Of course, the question whether random connectivity is sufficient for selectivity not only depends on the weight distribution, but also on the total number of synapses received by the PV neurons and the stimulus selectivity of the Pyr neurons they receive input from. Even when the weights are not sparsely distributed, a small number of inputs combined with sufficiently sparse inputs could generate substantial selectivity. We did not explore these additional parameters (in-degree of PV neurons, Pyr selectivity) in detail here, because we believe that our choices are already rather conservative. Due to the small size of the network, PV neurons receive only about 300 excitatory inputs, which is unlikely to be an overestimate, and the stimulus tuning of the Pyr neurons in the model is comparable to V1 (Znamenskiy et al., 2018, Figure 1), although the diversity of the Pyr neuron selectivity in the data is of course higher.

Data availability

Source code for the simulator that generated all data is available at https://github.com/owenmackwood/ei-assemblies (copy archived at https://archive.softwareheritage.org/swh:1:rev:e2f029a7e7285230cbbdbc7e817e25c8c5535fc1).


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Article and author information

Author details

  1. Owen Mackwood

    1. Bernstein Center for Computational Neuroscience Berlin, Berlin, Germany
    2. Department for Electrical Engineering and Computer Science, Technische Universität Berlin, Berlin, Germany
    Conceptualization, Data curation, Software, Formal analysis, Investigation, Visualization, Methodology, Writing - original draft, Writing - review and editing
    Competing interests
    No competing interests declared
    ORCID icon "This ORCID iD identifies the author of this article:" 0000-0001-8569-6614
  2. Laura B Naumann

    1. Bernstein Center for Computational Neuroscience Berlin, Berlin, Germany
    2. Department for Electrical Engineering and Computer Science, Technische Universität Berlin, Berlin, Germany
    Writing - original draft, Project administration, Writing - review and editing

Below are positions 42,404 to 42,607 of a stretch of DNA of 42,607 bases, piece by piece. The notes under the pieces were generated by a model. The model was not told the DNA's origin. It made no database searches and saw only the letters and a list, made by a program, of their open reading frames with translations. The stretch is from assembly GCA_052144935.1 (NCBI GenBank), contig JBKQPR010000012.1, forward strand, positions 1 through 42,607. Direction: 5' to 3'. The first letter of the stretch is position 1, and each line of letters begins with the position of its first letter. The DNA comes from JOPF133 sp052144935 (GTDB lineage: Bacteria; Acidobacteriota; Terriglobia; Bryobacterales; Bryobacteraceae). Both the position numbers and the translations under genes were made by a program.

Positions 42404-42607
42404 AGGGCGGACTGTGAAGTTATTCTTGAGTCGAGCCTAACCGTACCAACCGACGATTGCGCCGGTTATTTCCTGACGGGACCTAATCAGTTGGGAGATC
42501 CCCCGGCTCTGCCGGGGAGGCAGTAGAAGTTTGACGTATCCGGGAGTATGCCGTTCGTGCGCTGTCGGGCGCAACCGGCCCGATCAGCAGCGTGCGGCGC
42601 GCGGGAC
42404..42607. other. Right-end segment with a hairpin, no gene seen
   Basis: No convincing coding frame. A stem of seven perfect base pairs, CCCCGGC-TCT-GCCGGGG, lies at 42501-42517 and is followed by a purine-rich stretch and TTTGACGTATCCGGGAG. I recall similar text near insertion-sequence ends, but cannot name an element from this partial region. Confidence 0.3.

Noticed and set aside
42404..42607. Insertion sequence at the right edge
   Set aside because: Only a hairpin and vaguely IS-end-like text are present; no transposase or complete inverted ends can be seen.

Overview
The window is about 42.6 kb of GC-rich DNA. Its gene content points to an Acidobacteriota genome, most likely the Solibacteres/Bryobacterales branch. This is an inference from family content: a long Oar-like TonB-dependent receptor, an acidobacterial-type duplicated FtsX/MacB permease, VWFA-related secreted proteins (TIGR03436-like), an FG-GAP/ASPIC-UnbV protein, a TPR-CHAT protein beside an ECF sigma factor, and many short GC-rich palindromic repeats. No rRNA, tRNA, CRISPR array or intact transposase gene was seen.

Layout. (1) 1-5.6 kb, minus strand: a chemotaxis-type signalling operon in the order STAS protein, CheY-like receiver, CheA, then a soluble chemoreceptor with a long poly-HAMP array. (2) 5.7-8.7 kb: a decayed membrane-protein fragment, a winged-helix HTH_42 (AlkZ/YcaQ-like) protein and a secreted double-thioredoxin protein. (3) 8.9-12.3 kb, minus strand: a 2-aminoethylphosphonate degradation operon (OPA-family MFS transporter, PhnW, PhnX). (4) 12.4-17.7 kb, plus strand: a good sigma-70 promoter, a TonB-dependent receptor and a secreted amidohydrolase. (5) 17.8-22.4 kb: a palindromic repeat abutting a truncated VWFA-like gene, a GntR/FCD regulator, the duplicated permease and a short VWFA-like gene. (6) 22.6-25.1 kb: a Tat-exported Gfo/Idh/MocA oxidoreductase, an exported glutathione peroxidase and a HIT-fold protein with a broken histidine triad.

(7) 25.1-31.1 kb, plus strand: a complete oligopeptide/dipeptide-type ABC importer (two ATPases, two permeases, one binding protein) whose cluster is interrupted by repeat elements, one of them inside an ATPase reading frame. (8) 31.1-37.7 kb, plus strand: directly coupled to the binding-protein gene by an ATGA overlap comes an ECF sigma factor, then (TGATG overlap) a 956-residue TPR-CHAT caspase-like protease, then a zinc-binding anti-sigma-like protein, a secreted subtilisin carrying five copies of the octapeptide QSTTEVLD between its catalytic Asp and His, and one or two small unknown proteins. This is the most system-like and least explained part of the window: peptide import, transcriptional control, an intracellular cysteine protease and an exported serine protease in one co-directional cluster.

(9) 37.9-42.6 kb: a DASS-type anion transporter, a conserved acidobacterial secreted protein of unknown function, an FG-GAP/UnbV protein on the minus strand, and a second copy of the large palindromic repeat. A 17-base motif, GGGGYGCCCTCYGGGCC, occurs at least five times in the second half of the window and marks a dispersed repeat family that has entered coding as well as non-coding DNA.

Competing interests
    No competing interests declared
    ORCID icon "This ORCID iD identifies the author of this article:" 0000-0002-7919-7349
  3. Henning Sprekeler

    1. Bernstein Center for Computational Neuroscience Berlin, Berlin, Germany
    2. Department for Electrical Engineering and Computer Science, Technische Universität Berlin, Berlin, Germany
    Conceptualization, Resources, Formal analysis, Supervision, Funding acquisition, Writing - original draft, Project administration, Writing - review and editing
    For correspondence
    Competing interests
    No competing interests declared
    ORCID icon "This ORCID iD identifies the author of this article:" 0000-0003-0690-3553


Bundesministerium für Bildung und Forschung (FKZ 01GQ1201)

  • Owen Mackwood
  • Henning Sprekeler

Deutsche Forschungsgemeinschaft (FOR 2143)

  • Owen Mackwood
  • Henning Sprekeler

The funders had no role in study design, data collection and interpretation, or the decision to submit the work for publication.


We thank Joram Keijser for helpful discussions that inspired parts of this work. He, along with Denis Alevi, Loreen Hertäg and Robert T Lange also provided careful proof-reading of the manuscript. This project was funded by the German Federal Ministry for Science and Education through a Bernstein Award (BMBF, FKZ 01GQ1201) and by the German Research Foundation (DFG, collaborative research centre FOR 2143).

Version history

  1. Received: June 5, 2020
  2. Accepted: March 3, 2021
  3. Version of Record published: April 26, 2021 (version 1)


© 2021, Mackwood et al.

This article is distributed under the terms of the Creative Commons Attribution License, which permits unrestricted use and redistribution provided that the original author and source are credited.


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  1. Owen Mackwood
  2. Laura B Naumann
  3. Henning Sprekeler
Learning excitatory-inhibitory neuronal assemblies in recurrent networks
eLife 10:e59715.